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I have a neural network with a softmax layer as final layer. The loss function I use is the categorical crossentropy loss. I want to classify an input to belong to exactly one of N classes. But for some of the inputs, I don't know which class they belong to, but only which class(es) they do not belong to. What is the best way to implement this as a training example?

The approach I used is best explained by an example: Suppose we want to separate 4 classes and are given a training example that we know does not belong to classes 2 and 3, then I would supply the following vector as target vector:

[0.5, 0, 0, 0.5]

If instead we knew that the training example does not belong to class 1, then I would supply the following vector as target vector:

[0, 1/3, 1/3, 1/3]

Is this the correct approach? Is my choice of activation function in the final layer correct?

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Usually when doing multi-class classification, we encode the classes using one-hot encoding. For example, in four-class classification, belonging to third class would be encoded as [0, 0, 1, 0]. In your case, you seem to have missing information in the data, since you know only something like "it's not class one, or two", i.e. [0, 0, ?, ?].

Simple solution could be to redefine the problem, and treat it as a multi-label classification problem, where for each training example you would code as 0's the classes that are not positive, while positive, or unknown classes are coded as 1's.

[0, 0, ?, ?] -> [0, 0, 1, 1]
[1, 0, 0, 0] -> [1, 0, 0, 0]
[?, ?, 0, ?] -> [1, 1, 0, 1]

This would make your algorithm learn to classify the possible positives, so you could choose among them to make proper classification.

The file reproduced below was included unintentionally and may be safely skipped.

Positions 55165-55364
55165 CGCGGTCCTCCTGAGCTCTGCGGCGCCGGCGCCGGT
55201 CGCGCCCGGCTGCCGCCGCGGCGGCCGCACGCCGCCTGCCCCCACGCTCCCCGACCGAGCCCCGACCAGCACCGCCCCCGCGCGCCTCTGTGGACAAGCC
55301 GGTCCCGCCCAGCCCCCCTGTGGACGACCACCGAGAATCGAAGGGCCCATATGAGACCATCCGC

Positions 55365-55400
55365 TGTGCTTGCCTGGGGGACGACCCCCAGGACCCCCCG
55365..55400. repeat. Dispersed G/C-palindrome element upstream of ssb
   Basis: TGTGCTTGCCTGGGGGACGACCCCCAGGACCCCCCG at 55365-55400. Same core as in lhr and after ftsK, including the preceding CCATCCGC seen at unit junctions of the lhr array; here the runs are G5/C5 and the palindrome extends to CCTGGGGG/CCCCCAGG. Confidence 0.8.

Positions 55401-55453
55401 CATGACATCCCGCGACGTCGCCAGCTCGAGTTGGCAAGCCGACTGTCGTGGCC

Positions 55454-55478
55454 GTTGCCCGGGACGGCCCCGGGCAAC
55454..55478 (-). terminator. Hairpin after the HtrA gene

Notice, that this makes it a noisy labels problem. You have data, but imprecise. Imagine that you had three, very similar, examples, and you would know that the first is "not class one", second is "not class one, or four", while third is "not class three, or four". From this, you could deduce that the examples are certainly not from class four, and probably not from class one, or two, so they likely come from class two. This is how, given enough data, your algorithm could learn the correct answer given noisy labels.

If you additionally have a subset of good data, where all the examples have proper labels, than you could use this data to learn a standard multi-class classifier. Next, you could combine both results, so that first classifier is used to filter the likely classes, and second to make the classification. For example, if the first classifier returns the probabilities of being non-negative $(p_1, p_2, p_3, p_4)$, and the second one probabilities of belonging to the class $(q_1, q_2, q_3, q_4)$, than you could combine those to make classification by taking

$$ \operatorname{arg\max}_i\; (p_1 q_1,\, p_2 q_2,\, p_3 q_3,\, p_4 q_4) $$

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  • $\begingroup$ I appreciate that we can, arbitrarily, relabel the positives as 0 and the negatives as 1, or vice-versa, but I'm not grasping what the purpose is of using the coding 1s are not positive and the rest as 0s. It seems to fly in the face of convention without a payoff -- or at least, not one that I can perceive. Can you elaborate? $\endgroup$ – Sycorax Aug 5 '20 at 0:05
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    $\begingroup$ @Sycorax it sounded simpler for me like this, but you're right, it isn't. Fixed. $\endgroup$ – Tim Aug 5 '20 at 6:19
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To answer the question about your approach of providing target distributions: yes, that is a correct approach, and softmax is the right final layer for this approach.

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    $\begingroup$ Can you elaborate? Why is this the correct approach? $\endgroup$ – Sycorax Aug 4 '20 at 23:53

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